One way to help you make the decision is to use our refinancing calculator to determine if refinancing may help your budget.
- Do your research
It’s important to arm yourself with information before exploring a refinance. First, check your credit score and your credit reports. You are entitled to a free credit report every year from each of the three major credit reporting agencies – Equifax, Experian, and TransUnion – through AnnualCreditReport.com. It should be noted that due to the COVID-19 pandemic, consumers can get a free copy of their credit report every week through at least April 2021.
It’s also important to know an estimate of your home’s value. Many of the top real estate sites will have a property value estimate for your home if you search by address. You can also research recent comparable home sales in your neighborhood to get an estimate of your home’s value.
- Get your documents together
When you refinance, regardless of what type of loan it is, you are taking out a new loan so you’ll need to provide documentation that will be used to verify your income, assets, and debts. You’ll likely need your recent W-2s and pay stubs. Depending on your situation, you may also be asked for your tax returns and bank statements for any accounts you have. This is used to help determine whether you have enough money, either coming in or on hand, to pay your new mortgage.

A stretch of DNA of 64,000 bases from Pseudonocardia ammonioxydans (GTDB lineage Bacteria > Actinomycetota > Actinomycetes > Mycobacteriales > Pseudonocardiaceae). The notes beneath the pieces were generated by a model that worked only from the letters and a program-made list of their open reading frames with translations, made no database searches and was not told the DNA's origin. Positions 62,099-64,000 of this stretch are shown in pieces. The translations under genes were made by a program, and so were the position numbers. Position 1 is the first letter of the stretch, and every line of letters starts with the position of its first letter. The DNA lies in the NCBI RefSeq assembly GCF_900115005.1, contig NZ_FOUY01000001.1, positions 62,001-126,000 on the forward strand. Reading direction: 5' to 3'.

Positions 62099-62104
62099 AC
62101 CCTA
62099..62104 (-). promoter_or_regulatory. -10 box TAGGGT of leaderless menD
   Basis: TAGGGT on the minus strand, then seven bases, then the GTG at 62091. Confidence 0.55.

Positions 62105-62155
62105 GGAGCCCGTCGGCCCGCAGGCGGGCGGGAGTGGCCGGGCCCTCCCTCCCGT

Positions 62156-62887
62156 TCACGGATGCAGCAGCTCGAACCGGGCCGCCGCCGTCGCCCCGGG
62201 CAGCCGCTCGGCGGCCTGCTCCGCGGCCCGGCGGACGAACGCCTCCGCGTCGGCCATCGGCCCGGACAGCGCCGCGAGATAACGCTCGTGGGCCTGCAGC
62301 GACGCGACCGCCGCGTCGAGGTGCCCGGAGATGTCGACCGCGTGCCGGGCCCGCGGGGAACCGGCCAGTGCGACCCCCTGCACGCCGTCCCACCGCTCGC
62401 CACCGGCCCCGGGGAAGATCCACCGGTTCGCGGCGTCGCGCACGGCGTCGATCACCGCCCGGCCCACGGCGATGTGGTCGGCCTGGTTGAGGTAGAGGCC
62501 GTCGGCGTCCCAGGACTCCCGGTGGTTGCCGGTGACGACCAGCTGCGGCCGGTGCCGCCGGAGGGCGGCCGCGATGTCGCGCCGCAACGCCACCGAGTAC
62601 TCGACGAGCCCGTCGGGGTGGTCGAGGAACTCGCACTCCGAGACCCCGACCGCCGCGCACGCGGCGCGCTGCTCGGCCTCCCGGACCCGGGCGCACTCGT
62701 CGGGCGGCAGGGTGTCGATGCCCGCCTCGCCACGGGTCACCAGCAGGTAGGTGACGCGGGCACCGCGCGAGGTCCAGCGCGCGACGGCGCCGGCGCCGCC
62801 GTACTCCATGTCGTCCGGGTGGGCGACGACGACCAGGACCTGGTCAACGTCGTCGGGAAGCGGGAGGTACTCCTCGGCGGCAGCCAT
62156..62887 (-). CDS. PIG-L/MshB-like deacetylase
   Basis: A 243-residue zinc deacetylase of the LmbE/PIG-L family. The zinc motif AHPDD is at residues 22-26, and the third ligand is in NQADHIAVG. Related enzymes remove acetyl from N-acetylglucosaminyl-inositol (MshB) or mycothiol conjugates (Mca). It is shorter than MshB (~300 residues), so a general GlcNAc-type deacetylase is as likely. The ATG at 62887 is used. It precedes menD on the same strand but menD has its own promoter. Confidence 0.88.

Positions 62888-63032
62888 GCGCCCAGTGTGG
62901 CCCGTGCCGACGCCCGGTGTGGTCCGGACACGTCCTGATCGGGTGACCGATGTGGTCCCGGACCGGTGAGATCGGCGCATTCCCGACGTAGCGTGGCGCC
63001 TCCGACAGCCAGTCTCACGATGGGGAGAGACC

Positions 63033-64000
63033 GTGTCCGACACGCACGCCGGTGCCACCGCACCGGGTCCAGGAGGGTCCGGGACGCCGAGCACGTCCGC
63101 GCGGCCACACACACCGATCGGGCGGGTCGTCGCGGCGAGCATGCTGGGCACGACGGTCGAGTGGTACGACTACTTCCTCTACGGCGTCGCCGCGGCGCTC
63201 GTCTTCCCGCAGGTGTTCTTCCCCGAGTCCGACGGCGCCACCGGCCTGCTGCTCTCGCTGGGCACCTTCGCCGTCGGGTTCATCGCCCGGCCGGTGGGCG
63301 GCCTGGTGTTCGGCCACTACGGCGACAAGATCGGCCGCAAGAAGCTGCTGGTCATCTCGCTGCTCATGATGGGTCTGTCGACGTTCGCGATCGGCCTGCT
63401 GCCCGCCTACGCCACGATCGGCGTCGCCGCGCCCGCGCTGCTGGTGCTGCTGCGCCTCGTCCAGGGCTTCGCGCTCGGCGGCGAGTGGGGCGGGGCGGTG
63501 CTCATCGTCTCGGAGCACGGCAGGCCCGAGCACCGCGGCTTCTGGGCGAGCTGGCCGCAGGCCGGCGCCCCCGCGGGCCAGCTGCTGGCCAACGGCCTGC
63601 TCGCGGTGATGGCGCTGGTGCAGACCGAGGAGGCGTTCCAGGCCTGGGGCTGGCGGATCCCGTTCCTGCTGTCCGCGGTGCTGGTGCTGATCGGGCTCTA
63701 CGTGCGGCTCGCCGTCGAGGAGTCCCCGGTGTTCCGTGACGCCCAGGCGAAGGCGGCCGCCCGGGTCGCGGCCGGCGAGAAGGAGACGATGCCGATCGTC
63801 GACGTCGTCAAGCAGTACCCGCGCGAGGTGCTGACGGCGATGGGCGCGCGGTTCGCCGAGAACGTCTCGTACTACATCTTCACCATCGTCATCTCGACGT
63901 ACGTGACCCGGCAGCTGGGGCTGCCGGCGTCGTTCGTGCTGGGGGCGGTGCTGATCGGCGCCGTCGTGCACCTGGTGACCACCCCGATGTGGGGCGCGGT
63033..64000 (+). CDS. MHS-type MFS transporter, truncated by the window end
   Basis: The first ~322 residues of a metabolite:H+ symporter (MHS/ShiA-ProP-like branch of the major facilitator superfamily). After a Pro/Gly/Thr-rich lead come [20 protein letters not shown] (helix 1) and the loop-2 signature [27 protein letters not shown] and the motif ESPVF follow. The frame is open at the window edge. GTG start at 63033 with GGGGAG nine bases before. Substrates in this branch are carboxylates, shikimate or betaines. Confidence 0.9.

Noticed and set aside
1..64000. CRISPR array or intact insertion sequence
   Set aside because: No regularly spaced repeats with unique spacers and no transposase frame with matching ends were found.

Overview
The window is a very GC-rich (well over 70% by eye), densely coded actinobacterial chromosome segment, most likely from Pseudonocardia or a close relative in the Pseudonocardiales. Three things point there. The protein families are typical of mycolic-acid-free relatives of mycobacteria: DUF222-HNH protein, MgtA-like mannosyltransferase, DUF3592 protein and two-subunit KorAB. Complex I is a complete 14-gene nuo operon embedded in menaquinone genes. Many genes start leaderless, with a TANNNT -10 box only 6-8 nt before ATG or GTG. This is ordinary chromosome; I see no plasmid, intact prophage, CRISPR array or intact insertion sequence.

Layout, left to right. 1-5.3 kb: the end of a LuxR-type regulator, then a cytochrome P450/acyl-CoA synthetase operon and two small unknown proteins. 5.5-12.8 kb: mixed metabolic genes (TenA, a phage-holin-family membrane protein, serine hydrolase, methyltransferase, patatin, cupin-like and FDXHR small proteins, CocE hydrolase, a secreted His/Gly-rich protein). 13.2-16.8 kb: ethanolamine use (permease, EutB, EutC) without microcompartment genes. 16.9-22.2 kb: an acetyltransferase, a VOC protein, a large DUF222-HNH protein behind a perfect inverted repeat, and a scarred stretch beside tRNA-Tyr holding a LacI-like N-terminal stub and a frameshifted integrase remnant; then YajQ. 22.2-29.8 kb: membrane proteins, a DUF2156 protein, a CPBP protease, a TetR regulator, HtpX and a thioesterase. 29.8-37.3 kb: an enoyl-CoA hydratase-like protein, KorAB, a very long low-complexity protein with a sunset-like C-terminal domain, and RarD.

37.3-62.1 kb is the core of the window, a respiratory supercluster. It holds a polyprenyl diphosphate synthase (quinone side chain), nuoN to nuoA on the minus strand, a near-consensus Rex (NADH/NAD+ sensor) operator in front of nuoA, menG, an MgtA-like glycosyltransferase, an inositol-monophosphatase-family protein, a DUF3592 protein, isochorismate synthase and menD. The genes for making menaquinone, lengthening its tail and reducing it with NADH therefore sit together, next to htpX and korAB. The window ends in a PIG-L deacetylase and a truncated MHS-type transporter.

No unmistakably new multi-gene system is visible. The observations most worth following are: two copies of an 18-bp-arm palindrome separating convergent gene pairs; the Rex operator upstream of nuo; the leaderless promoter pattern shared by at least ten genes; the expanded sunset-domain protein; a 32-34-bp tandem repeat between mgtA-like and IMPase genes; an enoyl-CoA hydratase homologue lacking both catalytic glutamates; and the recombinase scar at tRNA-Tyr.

It’s also good to review your monthly debts, including your current mortgage, credit cards, student loans, auto loans, any existing HELOCs, and other debts. A lender will look at these when calculating your debt-to-income ratio, which is the amount of your monthly gross income goes toward covering your monthly debts.
- Talk it out
It really comes down to one question when figuring out if it makes sense to explore a refinance: how long will it take for refinancing to pay for itself? If you plan on moving soon, you may not be able to recoup the closing costs (generally 2% to 5% of the mortgage balance) paid to close your refinance. However, if you can live in your home past the break-even point (the number of months it will take to recoup your closing costs), a mortgage refinance may be financially beneficial in the end.
Make sure you discuss the prospect of refinancing with people you trust and discuss all the reasons why it makes sense (or doesn’t make sense) to move forward.
- Contact a lender
If you’ve gone through all the above steps and determined that refinancing your mortgage may be worth exploring, it’s time to contact a lender. The lender will be able to walk you through the entire process and help you decide if it makes financial sense for you to refinance. The lender may also present you with different refinancing options depending on your financial situation and goals.
- Be patient
Once you’ve contacted a lender, don’t assume that you’re going to be closing on your new loan immediately. Make sure you read through all the documents your lender sends to you, especially the Loan Estimate form, which provides the costs associated with your loan.
Many lenders will allow you to lock in your interest rate for 30-60 days, with some going as high as 120 days. That enables both the borrower and the lender to take the appropriate time to make sure that everything is in order prior to closing.
Do you have more questions about refinancing? New American Funding’s Loan Officers are ready to answer your questions and help you throughout the process. Contact a New American Funding Loan Officer today to get started.